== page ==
The well-chronicled labor troubles at American Airlines are nothing but headlines to most of us, until it comes time to fly American. Then we learn firsthand about the hopefully temporary state of an airline that statistically has lagged behind its competitors in recent weeks for delays and cancellations.
My experience came in late September, when awakening to an email from American that said my 2:05 p.m. flight to Denver in two weeks had become an 8:45 p.m. flight. Even by today's flying standards, being delayed six-plus hours more than two weeks before flying seemed absurd. My call to the airline ended up being a lesson in navigating what the company is politely calling "operational challenges."
An endlessly pleasant operator with a thick Texas accent told me that, sure enough, labor issues were the likely culprit, but that I had options. First, she said, I could have a full refund without a penalty. American also is offering refunds for any flights delayed more than two hours on the day of flying.
Although no-strings refunds are a staggering thought these days, I declined. I had scored a great fare and still needed to get to Denver.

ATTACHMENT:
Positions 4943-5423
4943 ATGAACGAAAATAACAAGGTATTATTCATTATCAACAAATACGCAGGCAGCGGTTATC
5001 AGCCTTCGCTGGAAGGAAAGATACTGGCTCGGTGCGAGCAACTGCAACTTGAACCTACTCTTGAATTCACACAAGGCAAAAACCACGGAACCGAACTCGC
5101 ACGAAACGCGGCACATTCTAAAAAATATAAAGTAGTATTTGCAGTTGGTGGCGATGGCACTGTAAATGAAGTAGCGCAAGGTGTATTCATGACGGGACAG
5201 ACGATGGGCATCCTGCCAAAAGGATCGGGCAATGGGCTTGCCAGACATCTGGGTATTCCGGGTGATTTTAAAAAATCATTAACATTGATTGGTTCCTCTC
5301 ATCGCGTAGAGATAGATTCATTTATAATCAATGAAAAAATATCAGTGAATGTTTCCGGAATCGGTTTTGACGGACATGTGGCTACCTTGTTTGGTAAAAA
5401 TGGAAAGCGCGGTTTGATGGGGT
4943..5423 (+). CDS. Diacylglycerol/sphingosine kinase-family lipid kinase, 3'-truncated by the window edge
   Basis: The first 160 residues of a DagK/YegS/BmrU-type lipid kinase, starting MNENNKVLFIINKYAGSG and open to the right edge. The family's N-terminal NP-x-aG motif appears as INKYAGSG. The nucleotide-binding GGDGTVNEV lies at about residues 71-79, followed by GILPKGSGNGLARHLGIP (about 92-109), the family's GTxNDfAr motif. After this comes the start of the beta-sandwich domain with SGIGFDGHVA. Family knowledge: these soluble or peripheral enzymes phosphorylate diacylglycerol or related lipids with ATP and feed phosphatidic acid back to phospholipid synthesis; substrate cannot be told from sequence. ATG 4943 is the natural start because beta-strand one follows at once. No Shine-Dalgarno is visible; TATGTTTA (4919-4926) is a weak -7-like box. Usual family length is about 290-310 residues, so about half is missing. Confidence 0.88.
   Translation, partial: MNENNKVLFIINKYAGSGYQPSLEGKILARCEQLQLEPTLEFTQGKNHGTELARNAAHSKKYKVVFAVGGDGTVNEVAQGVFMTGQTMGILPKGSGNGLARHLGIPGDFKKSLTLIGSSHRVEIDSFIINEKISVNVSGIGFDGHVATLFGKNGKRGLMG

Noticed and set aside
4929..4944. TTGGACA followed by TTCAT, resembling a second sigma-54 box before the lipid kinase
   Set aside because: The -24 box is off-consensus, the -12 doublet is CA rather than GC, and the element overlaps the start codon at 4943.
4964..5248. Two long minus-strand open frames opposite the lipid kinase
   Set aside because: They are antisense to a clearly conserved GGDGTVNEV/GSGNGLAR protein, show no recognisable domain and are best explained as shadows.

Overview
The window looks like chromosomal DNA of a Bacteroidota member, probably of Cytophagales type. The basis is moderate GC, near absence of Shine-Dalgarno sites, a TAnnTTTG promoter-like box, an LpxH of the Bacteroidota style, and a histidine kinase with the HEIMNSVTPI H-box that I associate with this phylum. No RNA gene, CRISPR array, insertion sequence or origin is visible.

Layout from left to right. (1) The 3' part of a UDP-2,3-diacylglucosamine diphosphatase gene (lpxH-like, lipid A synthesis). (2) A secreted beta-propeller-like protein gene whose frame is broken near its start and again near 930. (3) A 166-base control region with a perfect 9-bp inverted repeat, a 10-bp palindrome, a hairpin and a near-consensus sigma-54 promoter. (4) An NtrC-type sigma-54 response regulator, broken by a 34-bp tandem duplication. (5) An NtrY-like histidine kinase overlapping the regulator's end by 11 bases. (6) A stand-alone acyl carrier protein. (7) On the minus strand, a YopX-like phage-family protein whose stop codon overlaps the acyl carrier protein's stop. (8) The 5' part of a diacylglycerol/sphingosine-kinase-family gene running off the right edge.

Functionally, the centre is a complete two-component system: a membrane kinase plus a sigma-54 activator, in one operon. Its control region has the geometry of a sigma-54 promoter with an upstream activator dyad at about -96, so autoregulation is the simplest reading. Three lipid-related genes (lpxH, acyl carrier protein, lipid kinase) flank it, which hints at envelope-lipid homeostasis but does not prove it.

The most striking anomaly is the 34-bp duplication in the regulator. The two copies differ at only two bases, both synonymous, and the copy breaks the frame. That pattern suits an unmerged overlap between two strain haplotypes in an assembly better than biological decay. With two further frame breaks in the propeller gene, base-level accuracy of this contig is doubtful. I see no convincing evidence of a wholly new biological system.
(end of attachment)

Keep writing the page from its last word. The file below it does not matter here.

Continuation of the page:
Well, she said, though I had been rebooked on that later flight, she would gladly get me on the 10:35 a.m. flight. The 4:10 was sold out, but I also could take the 1:55 p.m. with a layover in Dallas.
None of those quite worked for me, so the 8:45 p.m. it was. Still, I would be flying six hours later than what I had paid for. Gently reminding the agent of this fact, I asked if I could be upgraded from my middle seat to an aisle, perhaps even an exit row. She gladly accommodated me on both counts at no cost.
Further, I sent an email to American's customer-relations department explaining that a six-hour bump already was failing to provide what I had paid for. Two days later, I was told that I would be awarded 5,000 bonus frequent-flier miles. That's no bounty, perhaps, but it seemed fair for the hassle.
All this is to say: The airlines don't hesitate to inconvenience us, but passengers have rights and, when things go wrong, often more options than it might first appear. Be polite and reasonable, but be firm when examining your options.
What other flights are available? Can you be rebooked on another airline? Will American (or whatever the airline) put you up in a hotel if needed? Can you be reimbursed with frequent-flier miles for your hassle?
The answer often is "yes," especially for an airline that doesn't want to alienate customers. Just ask (again, politely).
Some industry watchers are counseling fliers to avoid American until the "operational challenges" are resolved, and it's difficult to argue with that advice. But if you have flights on American locked in, as I do, the lessons learned during American's challenges could aid a lifetime of flying.
The Travel Mechanic is dedicated to better, smarter, more fulfilling travel. Thoughts, comments and suggestions can be sent to email@example.com. Include "Travel Mechanic" in the subject line. Follow him on Twitter at @traveljosh.